I want to sincerely thank everyone here who pitched in to the Apess campaign to place an historical marker up in Colrain, MA commemorating Colrain as the place of William Apess’ birth in 1798. The marker has been purchased with the funds we raised together and it is scheduled to go up on the front lawn of the Griswold Memorial Library on Saturday October 13th of this year. I’d like to make this an event, a ceremony, and a celebration of continued indigenous presence in the region–so please mark it on your calendars and, if you can, come join us on October 13th. It may also be your last chance to pick up one of these fashionable What Would Apess Do t-shirts. More info to come.
“when this tree of distinction shall be leveled to the earth, and the mantle of prejudice torn from every American heart–then shall peace pervade the union.” William Apess
Author and Professor Drew Lopenzina will be giving a presentation at the Great Falls Discovery Center, 2 Ave. A, in Turners Falls, MA on Saturday, February 18, at 1 p.m. The event is free and co-sponsored by the Nolumbeka Project and DCR.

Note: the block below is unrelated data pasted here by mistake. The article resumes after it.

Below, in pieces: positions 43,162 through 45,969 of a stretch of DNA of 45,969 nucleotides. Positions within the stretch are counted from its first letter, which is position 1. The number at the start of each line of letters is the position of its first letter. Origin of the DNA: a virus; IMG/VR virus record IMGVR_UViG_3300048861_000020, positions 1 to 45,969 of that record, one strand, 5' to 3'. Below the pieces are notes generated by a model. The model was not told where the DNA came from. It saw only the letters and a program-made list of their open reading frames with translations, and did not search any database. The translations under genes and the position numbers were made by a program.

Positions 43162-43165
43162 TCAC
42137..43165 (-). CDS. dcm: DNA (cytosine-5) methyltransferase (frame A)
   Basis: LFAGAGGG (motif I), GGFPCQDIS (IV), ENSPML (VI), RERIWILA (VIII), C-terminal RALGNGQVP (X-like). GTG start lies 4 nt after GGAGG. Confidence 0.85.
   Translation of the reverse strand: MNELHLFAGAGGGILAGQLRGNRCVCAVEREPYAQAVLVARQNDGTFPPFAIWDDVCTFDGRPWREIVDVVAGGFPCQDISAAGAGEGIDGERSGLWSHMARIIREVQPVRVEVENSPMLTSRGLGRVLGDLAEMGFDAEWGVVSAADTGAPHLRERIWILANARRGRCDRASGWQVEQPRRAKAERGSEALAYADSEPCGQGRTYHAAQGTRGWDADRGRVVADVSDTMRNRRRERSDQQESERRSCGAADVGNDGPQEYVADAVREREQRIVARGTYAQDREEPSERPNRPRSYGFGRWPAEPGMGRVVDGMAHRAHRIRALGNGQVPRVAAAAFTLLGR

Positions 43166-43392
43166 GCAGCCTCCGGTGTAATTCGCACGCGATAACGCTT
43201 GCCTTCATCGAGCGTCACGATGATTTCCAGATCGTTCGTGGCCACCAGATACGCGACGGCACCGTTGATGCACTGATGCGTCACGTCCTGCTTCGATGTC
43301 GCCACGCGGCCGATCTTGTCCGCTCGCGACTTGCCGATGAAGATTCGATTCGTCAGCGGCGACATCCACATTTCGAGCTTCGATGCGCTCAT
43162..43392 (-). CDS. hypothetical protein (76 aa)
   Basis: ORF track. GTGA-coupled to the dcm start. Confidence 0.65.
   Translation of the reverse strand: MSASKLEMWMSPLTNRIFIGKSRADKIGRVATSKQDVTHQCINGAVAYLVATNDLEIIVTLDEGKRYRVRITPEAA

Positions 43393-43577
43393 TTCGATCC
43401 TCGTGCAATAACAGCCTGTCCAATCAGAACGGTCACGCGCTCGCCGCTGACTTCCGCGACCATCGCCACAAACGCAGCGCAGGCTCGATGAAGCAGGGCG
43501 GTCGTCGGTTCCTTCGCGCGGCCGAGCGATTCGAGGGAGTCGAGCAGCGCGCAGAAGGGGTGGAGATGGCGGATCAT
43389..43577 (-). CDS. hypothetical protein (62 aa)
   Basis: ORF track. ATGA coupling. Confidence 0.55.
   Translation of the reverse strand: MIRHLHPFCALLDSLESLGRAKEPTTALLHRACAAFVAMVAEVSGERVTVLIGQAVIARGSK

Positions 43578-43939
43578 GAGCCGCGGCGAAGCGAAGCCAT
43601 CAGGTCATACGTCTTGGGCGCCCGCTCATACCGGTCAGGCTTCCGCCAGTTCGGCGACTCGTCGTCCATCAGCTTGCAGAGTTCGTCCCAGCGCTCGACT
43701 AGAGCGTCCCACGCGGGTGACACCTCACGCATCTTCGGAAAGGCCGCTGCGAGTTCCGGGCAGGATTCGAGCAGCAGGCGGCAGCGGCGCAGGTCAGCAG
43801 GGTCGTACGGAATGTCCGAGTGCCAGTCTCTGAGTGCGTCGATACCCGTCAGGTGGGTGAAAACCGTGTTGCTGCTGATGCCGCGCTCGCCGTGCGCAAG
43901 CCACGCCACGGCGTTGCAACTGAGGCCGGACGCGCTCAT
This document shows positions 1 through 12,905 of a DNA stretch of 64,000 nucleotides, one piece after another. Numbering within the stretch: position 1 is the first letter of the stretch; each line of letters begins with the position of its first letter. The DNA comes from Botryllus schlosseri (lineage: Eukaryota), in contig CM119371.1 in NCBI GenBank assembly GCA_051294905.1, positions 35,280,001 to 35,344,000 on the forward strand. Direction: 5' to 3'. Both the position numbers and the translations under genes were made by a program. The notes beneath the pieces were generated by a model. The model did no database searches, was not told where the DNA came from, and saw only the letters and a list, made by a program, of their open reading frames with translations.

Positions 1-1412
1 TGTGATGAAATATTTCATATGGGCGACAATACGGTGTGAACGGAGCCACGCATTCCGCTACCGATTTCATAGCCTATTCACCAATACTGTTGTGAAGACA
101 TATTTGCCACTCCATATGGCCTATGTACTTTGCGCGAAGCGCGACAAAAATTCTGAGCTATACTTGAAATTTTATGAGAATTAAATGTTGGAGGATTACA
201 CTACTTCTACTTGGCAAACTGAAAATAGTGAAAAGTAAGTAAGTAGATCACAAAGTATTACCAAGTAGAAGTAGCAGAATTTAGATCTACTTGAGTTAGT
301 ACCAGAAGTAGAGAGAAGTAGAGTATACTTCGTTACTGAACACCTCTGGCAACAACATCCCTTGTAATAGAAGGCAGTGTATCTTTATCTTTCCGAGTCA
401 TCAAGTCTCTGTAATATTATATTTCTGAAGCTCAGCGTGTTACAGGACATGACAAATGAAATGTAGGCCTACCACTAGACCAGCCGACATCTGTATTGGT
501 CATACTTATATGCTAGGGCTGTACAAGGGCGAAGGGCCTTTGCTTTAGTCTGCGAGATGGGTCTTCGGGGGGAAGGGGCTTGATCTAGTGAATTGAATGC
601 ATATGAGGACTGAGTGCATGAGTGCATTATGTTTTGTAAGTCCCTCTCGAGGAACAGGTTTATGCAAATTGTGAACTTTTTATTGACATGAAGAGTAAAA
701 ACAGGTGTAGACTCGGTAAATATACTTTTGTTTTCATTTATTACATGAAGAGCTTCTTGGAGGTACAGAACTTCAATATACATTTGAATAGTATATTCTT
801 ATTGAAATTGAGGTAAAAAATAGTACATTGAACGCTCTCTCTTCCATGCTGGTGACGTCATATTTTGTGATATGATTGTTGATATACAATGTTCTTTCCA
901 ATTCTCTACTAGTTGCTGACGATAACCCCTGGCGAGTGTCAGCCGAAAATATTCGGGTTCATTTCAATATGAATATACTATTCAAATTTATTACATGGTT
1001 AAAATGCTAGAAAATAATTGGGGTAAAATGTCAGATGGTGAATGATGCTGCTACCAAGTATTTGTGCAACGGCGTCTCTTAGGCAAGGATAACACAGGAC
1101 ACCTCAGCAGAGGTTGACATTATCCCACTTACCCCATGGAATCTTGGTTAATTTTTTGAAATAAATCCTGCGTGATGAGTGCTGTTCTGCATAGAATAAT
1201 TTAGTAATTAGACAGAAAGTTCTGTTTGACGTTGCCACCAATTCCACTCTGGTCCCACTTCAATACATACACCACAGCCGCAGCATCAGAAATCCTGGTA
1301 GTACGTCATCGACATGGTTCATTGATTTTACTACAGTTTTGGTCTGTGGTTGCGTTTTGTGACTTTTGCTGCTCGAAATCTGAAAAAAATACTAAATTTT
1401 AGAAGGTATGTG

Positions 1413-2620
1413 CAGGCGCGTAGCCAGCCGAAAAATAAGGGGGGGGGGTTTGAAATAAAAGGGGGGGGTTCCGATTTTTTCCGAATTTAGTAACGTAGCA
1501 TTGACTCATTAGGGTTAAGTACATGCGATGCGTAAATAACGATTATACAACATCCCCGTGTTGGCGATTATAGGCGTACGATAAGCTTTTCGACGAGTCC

William Apess was born close by, on January 31, 1798 in Colrain, MA.
Drew Lopenzina hails from western MA and teaches Early American and Native American literatures at Old Dominion University in Norfolk, VA. His second book, Through an Indian’s Looking Glass (University of Massachusetts Press) is a cultural biography of the Pequot activist and minister William Apess, the first Native American to write and publish his own book length treatises and memoirs in the 1820’s and 30’s. Advance praise by Barry O’Connell states that Lopenzina “brings Apess nearly fully to life, which no one else, among many scholars, has. I know of no better reader of Apess’s own writing.”Lopenzina is also the author of Red Ink: Native Americans Picking up the Pen in the Colonial Period. His essays appear in the journals American Literature, American Quarterly, Studies in American Indian Literature, Native American and Indigenous Studies and others.